InDepth Pharmaceuticals, founded by Deepak Nihalani, Ph.D., the SmartState Endowed Chair in Renal Disease Biomarkers at the Medical University of South Carolina (MUSC), has taken a vital step toward commercializing an innovative diagnostic technique that could better predict kidney transplant success in patients with focal segmental glomerulosclerosis (FSGS), a kidney disease that often leads to end-stage renal failure. The company has executed an option agreement with the MUSC Foundation for Research Development (FRD), which gives it rights to evaluate the diagnostic technique further, with an eventual opportunity to license it for commercialization. For the evaluation, the company will use funding from a small business technology transfer grant it received from the National Institutes of Health in 2019.
With the option agreement executed, InDepth Pharmaceuticals can now continue to explore the feasibility of putting its novel diagnostic procedure into practice.
Nihalani has dedicated the past fifteen years to the study of kidney disease, with a particular emphasis on FSGS, which has multiple forms. One of those forms can recur within hours to weeks after transplantation, leading to the loss of the donated kidney.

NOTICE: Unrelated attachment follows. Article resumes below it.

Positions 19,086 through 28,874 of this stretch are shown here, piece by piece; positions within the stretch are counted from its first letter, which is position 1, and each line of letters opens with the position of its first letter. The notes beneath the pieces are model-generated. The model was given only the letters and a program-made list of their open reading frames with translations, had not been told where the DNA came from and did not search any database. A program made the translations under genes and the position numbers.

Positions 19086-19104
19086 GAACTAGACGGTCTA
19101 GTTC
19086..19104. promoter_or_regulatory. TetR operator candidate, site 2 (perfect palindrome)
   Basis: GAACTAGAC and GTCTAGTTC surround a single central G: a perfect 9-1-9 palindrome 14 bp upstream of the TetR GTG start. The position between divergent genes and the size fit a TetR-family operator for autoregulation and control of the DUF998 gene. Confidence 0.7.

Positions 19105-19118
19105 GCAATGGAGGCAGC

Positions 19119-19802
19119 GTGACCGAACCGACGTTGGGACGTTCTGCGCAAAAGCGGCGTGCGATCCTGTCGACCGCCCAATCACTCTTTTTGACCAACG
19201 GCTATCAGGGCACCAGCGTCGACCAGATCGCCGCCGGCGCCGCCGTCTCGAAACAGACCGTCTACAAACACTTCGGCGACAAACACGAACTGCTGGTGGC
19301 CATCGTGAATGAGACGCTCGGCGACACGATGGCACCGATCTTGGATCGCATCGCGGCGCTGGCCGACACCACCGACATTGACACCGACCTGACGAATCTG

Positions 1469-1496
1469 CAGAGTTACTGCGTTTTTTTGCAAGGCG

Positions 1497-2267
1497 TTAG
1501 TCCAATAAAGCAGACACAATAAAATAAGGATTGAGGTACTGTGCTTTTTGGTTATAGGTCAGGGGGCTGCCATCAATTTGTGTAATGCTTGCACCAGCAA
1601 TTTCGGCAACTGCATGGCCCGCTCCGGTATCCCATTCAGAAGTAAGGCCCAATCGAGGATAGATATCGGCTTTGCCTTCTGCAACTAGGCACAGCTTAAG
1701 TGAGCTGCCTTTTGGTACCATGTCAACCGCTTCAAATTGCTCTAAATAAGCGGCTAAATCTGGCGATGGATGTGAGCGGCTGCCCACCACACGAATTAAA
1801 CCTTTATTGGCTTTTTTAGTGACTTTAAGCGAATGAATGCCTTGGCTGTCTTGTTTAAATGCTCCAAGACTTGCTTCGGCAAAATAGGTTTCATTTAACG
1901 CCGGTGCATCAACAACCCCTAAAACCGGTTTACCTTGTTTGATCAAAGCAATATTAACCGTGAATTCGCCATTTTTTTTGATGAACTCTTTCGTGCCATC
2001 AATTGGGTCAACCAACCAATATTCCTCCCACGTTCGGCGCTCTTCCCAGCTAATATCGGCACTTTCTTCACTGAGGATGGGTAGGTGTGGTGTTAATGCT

Kidneys operate much like the water filters on top of water pitchers. The body goes through a multitude of processes, producing substances that one needs to live and those that can be toxic. The kidneys filter these toxins out of the blood while producing urine to rid them from the body. FSGS causes the filters within the kidneys, known as glomeruli, to scar and harden, making it difficult for them to eliminate waste products from the body. Eventually, this can lead to end-stage renal disease, leaving a patient with few options other than dialysis or a kidney transplant.
Unfortunately, transplantation will not work for all patients with FSGS. In as many as 30% of these patients, the transplanted kidney will eventually fail. Being able to diagnose which patients are within that 30% is vital.
"There is currently no way of predicting which FSGS patients who receive a kidney transplant will lose kidney function again," said Nihalani.
Not knowing whether their transplanted kidney will eventually fail can be very emotionally taxing for patients with FSGS. Those whose kidneys do fail also face a huge economic burden. These emotional and economic burdens could be avoided if it were possible to predict more conclusively which patients with FSGS would benefit from kidney transplant and which would not. Alternative treatment approaches, including dialysis or even immunotherapy, could then be pursued for patients with FSGS for whom a kidney transplant would have no chance of success. Related Stories
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